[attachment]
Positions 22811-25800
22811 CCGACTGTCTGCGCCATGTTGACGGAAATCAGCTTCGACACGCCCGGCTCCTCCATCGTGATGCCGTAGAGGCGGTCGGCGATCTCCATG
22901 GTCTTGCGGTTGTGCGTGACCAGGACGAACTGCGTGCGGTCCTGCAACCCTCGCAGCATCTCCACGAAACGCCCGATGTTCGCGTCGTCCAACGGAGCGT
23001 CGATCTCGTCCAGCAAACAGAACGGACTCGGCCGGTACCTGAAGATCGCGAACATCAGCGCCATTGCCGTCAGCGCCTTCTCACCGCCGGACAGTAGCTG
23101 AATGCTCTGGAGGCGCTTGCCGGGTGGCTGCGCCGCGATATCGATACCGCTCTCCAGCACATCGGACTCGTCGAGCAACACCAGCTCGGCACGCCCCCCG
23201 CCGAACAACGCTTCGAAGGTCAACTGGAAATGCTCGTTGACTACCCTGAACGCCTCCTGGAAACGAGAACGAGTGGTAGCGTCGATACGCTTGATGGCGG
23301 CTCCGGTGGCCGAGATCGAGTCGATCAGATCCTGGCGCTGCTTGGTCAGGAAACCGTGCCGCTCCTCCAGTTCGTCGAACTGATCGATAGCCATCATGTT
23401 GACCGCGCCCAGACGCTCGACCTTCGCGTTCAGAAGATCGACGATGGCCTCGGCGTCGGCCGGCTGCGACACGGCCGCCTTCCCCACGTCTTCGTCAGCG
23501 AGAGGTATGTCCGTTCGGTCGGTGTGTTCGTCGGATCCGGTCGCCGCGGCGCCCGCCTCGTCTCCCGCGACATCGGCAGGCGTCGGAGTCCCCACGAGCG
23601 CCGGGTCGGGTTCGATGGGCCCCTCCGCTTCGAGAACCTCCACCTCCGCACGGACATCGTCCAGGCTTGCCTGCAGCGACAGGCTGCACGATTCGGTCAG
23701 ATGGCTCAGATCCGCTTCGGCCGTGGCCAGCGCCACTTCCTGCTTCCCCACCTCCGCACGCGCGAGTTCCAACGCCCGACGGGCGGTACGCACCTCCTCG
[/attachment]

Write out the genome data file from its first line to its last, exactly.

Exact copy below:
Positions 22811-25800
22811 CCGACTGTCTGCGCCATGTTGACGGAAATCAGCTTCGACACGCCCGGCTCCTCCATCGTGATGCCGTAGAGGCGGTCGGCGATCTCCATG
22901 GTCTTGCGGTTGTGCGTGACCAGGACGAACTGCGTGCGGTCCTGCAACCCTCGCAGCATCTCCACGAAACGCCCGATGTTCGCGTCGTCCAACGGAGCGT
23001 CGATCTCGTCCAGCAAACAGAACGGACTCGGCCGGTACCTGAAGATCGCGAACATCAGCGCCATTGCCGTCAGCGCCTTCTCACCGCCGGACAGTAGCTG
23101 AATGCTCTGGAGGCGCTTGCCGGGTGGCTGCGCCGCGATATCGATACCGCTCTCCAGCACATCGGACTCGTCGAGCAACACCAGCTCGGCACGCCCCCCG
23201 CCGAACAACGCTTCGAAGGTCAACTGGAAATGCTCGTTGACTACCCTGAACGCCTCCTGGAAACGAGAACGAGTGGTAGCGTCGATACGCTTGATGGCGG
23301 CTCCGGTGGCCGAGATCGAGTCGATCAGATCCTGGCGCTGCTTGGTCAGGAAACCGTGCCGCTCCTCCAGTTCGTCGAACTGATCGATAGCCATCATGTT
23401 GACCGCGCCCAGACGCTCGACCTTCGCGTTCAGAAGATCGACGATGGCCTCGGCGTCGGCCGGCTGCGACACGGCCGCCTTCCCCACGTCTTCGTCAGCG
23501 AGAGGTATGTCCGTTCGGTCGGTGTGTTCGTCGGATCCGGTCGCCGCGGCGCCCGCCTCGTCTCCCGCGACATCGGCAGGCGTCGGAGTCCCCACGAGCG
23601 CCGGGTCGGGTTCGATGGGCCCCTCCGCTTCGAGAACCTCCACCTCCGCACGGACATCGTCCAGGCTTGCCTGCAGCGACAGGCTGCACGATTCGGTCAG
23701 ATGGCTCAGATCCGCTTCGGCCGTGGCCAGCGCCACTTCCTGCTTCCCCACCTCCGCACGCGCGAGTTCCAACGCCCGACGGGCGGTACGCACCTCCTCG